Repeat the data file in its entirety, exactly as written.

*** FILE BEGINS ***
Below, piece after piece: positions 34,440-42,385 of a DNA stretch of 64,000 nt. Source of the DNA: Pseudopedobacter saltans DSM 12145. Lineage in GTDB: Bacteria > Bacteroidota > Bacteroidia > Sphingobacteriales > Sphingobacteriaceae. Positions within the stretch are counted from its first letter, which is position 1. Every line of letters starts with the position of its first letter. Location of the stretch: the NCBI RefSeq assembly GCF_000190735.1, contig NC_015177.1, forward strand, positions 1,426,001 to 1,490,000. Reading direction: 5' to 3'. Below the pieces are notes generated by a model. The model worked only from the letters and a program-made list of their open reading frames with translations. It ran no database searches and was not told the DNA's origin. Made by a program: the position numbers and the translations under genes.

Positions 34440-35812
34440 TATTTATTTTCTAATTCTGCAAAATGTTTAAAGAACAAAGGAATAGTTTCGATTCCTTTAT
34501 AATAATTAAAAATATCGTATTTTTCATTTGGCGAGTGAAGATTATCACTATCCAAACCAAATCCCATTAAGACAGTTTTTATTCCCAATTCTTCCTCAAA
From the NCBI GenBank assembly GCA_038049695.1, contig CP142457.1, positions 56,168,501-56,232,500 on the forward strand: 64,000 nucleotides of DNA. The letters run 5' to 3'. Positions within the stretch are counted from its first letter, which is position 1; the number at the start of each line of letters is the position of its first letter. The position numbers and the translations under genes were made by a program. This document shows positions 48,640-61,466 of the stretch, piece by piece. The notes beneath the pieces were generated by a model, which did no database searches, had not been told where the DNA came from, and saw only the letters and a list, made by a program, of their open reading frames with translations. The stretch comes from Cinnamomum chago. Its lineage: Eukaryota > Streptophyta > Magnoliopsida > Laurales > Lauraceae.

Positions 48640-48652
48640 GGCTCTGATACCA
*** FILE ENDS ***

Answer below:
Below, piece after piece: positions 34,440-42,385 of a DNA stretch of 64,000 nt. Source of the DNA: Pseudopedobacter saltans DSM 12145. Lineage in GTDB: Bacteria > Bacteroidota > Bacteroidia > Sphingobacteriales > Sphingobacteriaceae. Positions within the stretch are counted from its first letter, which is position 1. Every line of letters starts with the position of its first letter. Location of the stretch: the NCBI RefSeq assembly GCF_000190735.1, contig NC_015177.1, forward strand, positions 1,426,001 to 1,490,000. Reading direction: 5' to 3'. Below the pieces are notes generated by a model. The model worked only from the letters and a program-made list of their open reading frames with translations. It ran no database searches and was not told the DNA's origin. Made by a program: the position numbers and the translations under genes.

Positions 34440-35812
34440 TATTTATTTTCTAATTCTGCAAAATGTTTAAAGAACAAAGGAATAGTTTCGATTCCTTTAT
34501 AATAATTAAAAATATCGTATTTTTCATTTGGCGAGTGAAGATTATCACTATCCAAACCAAATCCCATTAAGACAGTTTTTATTCCCAATTCTTCCTCAAA
From the NCBI GenBank assembly GCA_038049695.1, contig CP142457.1, positions 56,168,501-56,232,500 on the forward strand: 64,000 nucleotides of DNA. The letters run 5' to 3'. Positions within the stretch are counted from its first letter, which is position 1; the number at the start of each line of letters is the position of its first letter. The position numbers and the translations under genes were made by a program. This document shows positions 48,640-61,466 of the stretch, piece by piece. The notes beneath the pieces were generated by a model, which did no database searches, had not been told where the DNA came from, and saw only the letters and a list, made by a program, of their open reading frames with translations. The stretch comes from Cinnamomum chago. Its lineage: Eukaryota > Streptophyta > Magnoliopsida > Laurales > Lauraceae.

Positions 48640-48652
48640 GGCTCTGATACCA